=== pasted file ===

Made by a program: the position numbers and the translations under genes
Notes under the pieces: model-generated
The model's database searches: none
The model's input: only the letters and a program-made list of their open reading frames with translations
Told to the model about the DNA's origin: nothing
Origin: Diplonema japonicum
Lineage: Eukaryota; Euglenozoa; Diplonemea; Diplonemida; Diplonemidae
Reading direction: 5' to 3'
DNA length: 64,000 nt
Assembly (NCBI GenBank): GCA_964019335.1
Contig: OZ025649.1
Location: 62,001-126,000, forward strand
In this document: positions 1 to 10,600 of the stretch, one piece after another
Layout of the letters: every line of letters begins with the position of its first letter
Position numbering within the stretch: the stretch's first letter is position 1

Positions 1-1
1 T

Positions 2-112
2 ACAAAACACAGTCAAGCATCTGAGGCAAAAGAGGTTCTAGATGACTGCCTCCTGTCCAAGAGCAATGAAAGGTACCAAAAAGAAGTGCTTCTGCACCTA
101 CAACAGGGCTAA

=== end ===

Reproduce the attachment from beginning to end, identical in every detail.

Made by a program: the position numbers and the translations under genes
Notes under the pieces: model-generated
The model's database searches: none
The model's input: only the letters and a program-made list of their open reading frames with translations
Told to the model about the DNA's origin: nothing
Origin: Diplonema japonicum
Lineage: Eukaryota; Euglenozoa; Diplonemea; Diplonemida; Diplonemidae
Reading direction: 5' to 3'
DNA length: 64,000 nt
Assembly (NCBI GenBank): GCA_964019335.1
Contig: OZ025649.1
Location: 62,001-126,000, forward strand
In this document: positions 1 to 10,600 of the stretch, one piece after another
Layout of the letters: every line of letters begins with the position of its first letter
Position numbering within the stretch: the stretch's first letter is position 1

Positions 1-1
1 T

Positions 2-112
2 ACAAAACACAGTCAAGCATCTGAGGCAAAAGAGGTTCTAGATGACTGCCTCCTGTCCAAGAGCAATGAAAGGTACCAAAAAGAAGTGCTTCTGCACCTA
101 CAACAGGGCTAA